Customers, you see – actually, I prefer the word hostages – cannot be bothered to say "application". That is three syllables too far for the avatars. They have better things to do with their time – like having a virtual pint with iBeer. (Hilarious if you are six years old or, because you are a software designer, other people have only ever been a fascinating but terrifying idea to you.) Not drinking? Have an iMilk. It's the same, but it's milk. Except it isn't.
In labour, trying to squeeze a baby out? Try the Birth Buddy app – it will help you track the frequency of your labour contractions. "I can't remember anything about the moment I brought you into the world, child, because I was playing with my iPhone." "I hate you, Mum." (This sentiment was brought to you by iPhone.)
Want to fart, but can't? iFart will fart for you. "Set your phone on a flat surface. The next time the phone is moved, it will fart." Is this where science has brought us? To a farting telephone in a joke shop world?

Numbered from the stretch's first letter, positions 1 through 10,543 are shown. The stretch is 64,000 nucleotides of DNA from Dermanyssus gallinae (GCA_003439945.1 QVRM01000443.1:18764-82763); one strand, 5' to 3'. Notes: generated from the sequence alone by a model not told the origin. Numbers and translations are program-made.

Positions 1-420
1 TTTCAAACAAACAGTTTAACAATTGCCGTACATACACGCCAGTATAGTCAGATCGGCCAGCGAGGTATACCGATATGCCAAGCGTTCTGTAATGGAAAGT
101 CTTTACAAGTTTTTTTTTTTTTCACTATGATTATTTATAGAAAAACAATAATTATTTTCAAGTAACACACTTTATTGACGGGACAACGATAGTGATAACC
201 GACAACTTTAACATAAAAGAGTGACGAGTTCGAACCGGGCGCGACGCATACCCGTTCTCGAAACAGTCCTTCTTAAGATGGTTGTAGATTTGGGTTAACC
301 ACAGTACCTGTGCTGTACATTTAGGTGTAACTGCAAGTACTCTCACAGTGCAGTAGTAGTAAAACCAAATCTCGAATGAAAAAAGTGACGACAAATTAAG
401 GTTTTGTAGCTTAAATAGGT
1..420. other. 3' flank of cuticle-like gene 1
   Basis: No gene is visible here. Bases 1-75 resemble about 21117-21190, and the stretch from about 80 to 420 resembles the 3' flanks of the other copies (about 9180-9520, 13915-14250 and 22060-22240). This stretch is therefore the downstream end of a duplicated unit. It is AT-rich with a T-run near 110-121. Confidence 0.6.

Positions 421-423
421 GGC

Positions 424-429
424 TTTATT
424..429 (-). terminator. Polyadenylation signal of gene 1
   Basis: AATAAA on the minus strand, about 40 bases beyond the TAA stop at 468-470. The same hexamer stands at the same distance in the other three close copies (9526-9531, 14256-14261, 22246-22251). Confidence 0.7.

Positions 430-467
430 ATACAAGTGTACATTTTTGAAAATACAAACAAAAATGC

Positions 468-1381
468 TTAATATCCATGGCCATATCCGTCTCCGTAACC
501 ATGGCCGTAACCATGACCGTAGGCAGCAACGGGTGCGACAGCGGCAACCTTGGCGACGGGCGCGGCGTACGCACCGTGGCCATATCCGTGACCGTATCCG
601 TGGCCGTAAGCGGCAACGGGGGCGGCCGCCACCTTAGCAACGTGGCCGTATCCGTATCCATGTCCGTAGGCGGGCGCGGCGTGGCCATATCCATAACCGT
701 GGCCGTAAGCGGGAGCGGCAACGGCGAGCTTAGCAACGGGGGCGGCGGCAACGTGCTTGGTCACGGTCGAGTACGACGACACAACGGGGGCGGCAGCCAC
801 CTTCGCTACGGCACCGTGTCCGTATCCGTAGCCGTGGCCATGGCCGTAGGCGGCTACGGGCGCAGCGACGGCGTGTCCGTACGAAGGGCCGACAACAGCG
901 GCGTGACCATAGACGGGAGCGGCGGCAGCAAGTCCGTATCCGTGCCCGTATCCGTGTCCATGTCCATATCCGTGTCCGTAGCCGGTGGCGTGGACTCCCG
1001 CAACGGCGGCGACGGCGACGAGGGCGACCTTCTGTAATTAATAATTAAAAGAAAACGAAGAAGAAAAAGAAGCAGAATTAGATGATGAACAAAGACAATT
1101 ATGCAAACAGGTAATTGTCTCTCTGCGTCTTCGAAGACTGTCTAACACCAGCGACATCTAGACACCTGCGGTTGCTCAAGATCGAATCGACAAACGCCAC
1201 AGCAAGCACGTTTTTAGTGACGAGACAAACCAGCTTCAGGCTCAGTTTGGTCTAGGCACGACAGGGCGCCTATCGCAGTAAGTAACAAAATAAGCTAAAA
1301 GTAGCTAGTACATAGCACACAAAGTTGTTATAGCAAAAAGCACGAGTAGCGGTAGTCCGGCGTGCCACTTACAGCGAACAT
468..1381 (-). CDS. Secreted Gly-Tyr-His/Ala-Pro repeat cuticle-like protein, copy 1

Gold has a bewildering talent, in that even when I actually broadly agree with what she's writing, I find myself getting angry. Do you know what I mean? There's something excruciating about the whole thing. Sure, a lot of people with iphones are total arses, but on the other hand, that's not the phone's fault; it's the people who are arses' fault. Gold annoys me not in the same way that the Mail or Express annoy me - she's not making up crap about immigrants to suit a prejudiced agenda, for example - but it's the sheer "is that it?"ness about the whole thing. When I read something in a national newspaper, particularly the nationa newspaper I buy most often, I kind of want it to be good. That isn't. It's feeble space-filling.